Understanding The Bristol Stool Scale

The Bristol Stool Scale is the foundation of the Crappsy Algorithm.
The Bristol stool scale is a diagnostic medical tool designed to classify the form of human faeces into seven categories. It is used in both clinical and experimental fields. It is sometimes also referred to as the Bristol stool chart (BSC) Bristol stool form scale, or BSF scale

It was developed at the Bristol Royal Infirmary as a clinical assessment tool in 1997, and is widely used as a research tool to evaluate the effectiveness of treatments for various diseases of the bowel, as well as a clinical communication aid; including being part of the diagnostic triad for irritable bowel syndrome.

The seven types of stool are: Type 1: Separate hard lumps, like nuts (hard to pass)
Type 2: Sausage-shaped, but lumpy
Type 3: Like a sausage but with cracks on its surface
Type 4: Like a sausage or snake, smooth and soft
Type 5: Soft blobs with clear cut edges (easy to pass)
Type 6: Fluffy pieces with ragged edges, a mushy stool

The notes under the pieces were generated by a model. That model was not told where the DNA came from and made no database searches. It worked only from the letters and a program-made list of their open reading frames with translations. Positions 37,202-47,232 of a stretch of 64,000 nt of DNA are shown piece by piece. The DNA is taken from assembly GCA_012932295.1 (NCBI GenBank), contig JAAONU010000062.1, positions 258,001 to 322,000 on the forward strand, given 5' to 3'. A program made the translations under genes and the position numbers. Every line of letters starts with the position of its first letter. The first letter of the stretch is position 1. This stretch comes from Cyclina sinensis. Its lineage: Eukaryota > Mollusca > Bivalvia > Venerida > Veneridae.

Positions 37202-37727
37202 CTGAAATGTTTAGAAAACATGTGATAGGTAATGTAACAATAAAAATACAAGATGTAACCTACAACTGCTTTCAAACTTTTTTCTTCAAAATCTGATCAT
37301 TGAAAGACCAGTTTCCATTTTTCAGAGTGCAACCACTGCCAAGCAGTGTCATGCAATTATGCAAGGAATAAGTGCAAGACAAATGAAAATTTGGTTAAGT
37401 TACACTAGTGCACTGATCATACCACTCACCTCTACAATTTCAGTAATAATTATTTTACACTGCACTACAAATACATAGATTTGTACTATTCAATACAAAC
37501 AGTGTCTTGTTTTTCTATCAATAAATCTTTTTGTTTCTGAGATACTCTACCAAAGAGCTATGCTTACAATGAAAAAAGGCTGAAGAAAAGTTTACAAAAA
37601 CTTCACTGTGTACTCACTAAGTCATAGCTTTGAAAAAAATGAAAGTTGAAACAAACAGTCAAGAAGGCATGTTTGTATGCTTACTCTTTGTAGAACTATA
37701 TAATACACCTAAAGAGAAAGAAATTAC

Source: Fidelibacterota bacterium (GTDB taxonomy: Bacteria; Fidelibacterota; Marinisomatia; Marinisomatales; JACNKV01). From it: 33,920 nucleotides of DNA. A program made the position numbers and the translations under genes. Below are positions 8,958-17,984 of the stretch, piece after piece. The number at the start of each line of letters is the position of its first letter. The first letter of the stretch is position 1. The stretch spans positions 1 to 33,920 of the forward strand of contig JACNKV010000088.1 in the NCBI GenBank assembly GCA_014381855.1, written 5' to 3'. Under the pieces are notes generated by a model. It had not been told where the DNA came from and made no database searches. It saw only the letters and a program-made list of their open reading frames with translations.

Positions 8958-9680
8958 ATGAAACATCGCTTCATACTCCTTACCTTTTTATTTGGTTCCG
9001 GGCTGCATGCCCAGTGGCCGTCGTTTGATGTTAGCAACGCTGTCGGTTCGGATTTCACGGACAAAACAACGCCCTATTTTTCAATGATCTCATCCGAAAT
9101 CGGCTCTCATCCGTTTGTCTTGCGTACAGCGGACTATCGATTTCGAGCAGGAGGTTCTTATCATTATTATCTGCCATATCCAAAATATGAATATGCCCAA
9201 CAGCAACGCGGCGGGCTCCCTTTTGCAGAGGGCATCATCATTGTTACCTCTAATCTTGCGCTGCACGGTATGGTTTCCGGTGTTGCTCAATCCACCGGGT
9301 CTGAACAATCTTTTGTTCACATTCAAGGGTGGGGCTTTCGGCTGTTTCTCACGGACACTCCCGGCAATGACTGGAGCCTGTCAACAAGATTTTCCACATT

Type 7: Watery, no solid pieces, entirely liquid
Types 1 and 2 indicate constipation, with 3 and 4 being the ideal stools as they are easy to defecate while not containing excess liquid, 5 tending towards diarrhoea, and 6 and 7 indicate diarrhoea.

In the initial study, in the population examined in this scale, the type 1 and 2 stools were more prevalent in females, while the type 5 and 6 stools were more prevalent in males; furthermore, 80% of subjects who reported rectal tenesmus (sensation of incomplete defecation) had type 7. These and other data have allowed the scale to be validated.

The Bristol stool scale is also very sensitive to changes in intestinal transit time caused by medications, such as antidiarrhoeal loperamide or senna, anthraquinone substance with laxative effect.